The present study employed CTO189f–CTO654r primers (Kowalchuk et al., 1997) that specifically amplify ammonia oxidizing bacteria but can amplify sequences from nonammonia oxidizers when ammonia oxidizers are at low abundance. All sequences obtained from DNA-derived DGGE bands belonged to Betaproteobacteria and all were from ammonia oxidizing bacteria. However, RNA-derived DGGE profiles of control soils and early harvests of synthetic sheep urine applied soils contained several gammaproteobacterial sequences. Interestingly, in the DGGE profiles of synthetic sheep urine-treated soils, these bands gradually decreased in relative abundance and final DGGE profiles contained only ammonia oxidizers. Others have reported amplification of nonammonia oxidizing bacteria by CTO189f–CTO654r primers (Backman et al., 2003; Cebron et al., 2004; Mahmood et al., 2006). One explanation for their amplification when targeting RNA is their relatively high activity in control soils (and early harvests of synthetic sheep urine-treated soils) compared to ammonia oxidizing bacteria, resulting in relatively high copy numbers of RNA templates used for RT-PCR. Since the majority of RNA- and DNA-derived sequences that dominated the ammonia oxidizing bacterial community were common to both approaches, it appears that the relatively high copy numbers of RNA templates of nonammonia oxidizers had no competitive effect on the relative abundance of ammonia oxidizers in the RNA-based approach. In addition, there is the possibility of mismatches in CTO189f and CTO654r primer sites that might result in amplification of sequences of nonammonia oxidizing Gammaproteobacteria. For example, CTO189f and CTO654r primers have been found to exhibit one and seven mismatches, respectively, when aligned against clone sequence DUN1_27-1495_+B02 (AY724026) (Gammaproteobacterium) that has 99% similarity to sequence of band R1 (Table 1).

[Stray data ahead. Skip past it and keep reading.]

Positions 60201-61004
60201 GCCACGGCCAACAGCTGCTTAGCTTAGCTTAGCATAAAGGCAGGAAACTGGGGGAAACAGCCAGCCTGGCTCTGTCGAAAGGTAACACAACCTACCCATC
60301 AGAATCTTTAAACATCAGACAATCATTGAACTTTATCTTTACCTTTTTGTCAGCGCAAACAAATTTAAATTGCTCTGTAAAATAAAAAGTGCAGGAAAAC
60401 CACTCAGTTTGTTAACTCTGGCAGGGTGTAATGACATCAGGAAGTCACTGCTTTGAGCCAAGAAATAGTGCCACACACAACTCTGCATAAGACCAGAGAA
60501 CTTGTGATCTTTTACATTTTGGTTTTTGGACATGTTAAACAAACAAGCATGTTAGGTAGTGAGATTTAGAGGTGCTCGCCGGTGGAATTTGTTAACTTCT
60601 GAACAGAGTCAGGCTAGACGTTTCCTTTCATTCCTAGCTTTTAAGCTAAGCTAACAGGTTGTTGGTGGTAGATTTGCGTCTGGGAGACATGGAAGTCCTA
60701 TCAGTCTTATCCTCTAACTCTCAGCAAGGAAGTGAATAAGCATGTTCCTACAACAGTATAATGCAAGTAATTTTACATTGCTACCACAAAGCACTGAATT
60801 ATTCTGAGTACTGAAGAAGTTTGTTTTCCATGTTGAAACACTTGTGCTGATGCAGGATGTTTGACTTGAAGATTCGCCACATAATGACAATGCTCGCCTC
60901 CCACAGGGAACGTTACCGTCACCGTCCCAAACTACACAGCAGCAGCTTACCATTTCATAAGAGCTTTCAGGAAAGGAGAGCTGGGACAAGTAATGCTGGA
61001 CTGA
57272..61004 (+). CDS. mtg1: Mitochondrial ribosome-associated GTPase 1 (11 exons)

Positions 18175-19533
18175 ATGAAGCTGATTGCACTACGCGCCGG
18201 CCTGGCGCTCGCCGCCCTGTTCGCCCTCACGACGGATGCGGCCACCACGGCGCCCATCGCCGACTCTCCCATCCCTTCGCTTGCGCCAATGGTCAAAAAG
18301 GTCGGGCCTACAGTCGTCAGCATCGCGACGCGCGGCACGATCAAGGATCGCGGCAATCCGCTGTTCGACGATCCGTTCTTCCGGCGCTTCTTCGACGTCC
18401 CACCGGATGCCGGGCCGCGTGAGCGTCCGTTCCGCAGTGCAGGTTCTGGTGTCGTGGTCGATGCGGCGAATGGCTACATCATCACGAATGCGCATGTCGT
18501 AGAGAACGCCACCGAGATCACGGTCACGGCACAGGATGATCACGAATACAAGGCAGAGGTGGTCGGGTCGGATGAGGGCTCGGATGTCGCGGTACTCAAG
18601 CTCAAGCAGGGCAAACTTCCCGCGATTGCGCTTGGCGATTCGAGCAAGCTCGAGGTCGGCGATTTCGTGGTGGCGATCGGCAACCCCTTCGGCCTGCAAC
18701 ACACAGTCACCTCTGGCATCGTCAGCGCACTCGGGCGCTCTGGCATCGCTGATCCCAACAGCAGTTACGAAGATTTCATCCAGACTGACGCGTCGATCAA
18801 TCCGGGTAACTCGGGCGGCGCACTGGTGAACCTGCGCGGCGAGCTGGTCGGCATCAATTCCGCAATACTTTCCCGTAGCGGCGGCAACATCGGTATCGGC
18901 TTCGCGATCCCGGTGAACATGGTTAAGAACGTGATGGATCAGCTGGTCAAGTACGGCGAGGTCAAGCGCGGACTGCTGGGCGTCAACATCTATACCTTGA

The changes in community structure observed in this study may result from selection through difference in ammonia concentration preferences but other factors may also have influenced community structure. Differences in salt concentrations may have introduced different degrees of osmotic stress and soil pH, N and P, dissolved organic C and N will all have been influenced by amendment with synthetic sheep urine (Shand et al., 2000; 2002); all can influence soil microbial activity and community structure. For example, Nicol et al., (2004) studied the effect of amendment with synthetic sheep urine or ammonium nitrate and pH change of unimproved grassland soil and found a differential effect on bacterial, but not crenarchaeal community structure. Synthetic sheep urine has also been shown to influence soil respiration, microbial activity and bacterial abundance in two pastures in the Scottish uplands (Williams et al., 2000). This study clearly demonstrates that in response to synthetic sheep urine, DNA-and RNA-derived DGGE profiles of abundant/total and active ammonia oxidizing bacteria, respectively, exhibit similar changes in communities. However, the RNA-based approach depicts finer-scale qualitative changes in community structure earlier than DNA-derived DGGE profiles. Moreover, we have been able to establish links between relative changes in RNA-derived DGGE profiles and nitrate accumulation.


This work was carried out as part of a Marie Curie Individual Fellowship (contract No. QLK3-CT-2000-52161) awarded by the European Commission.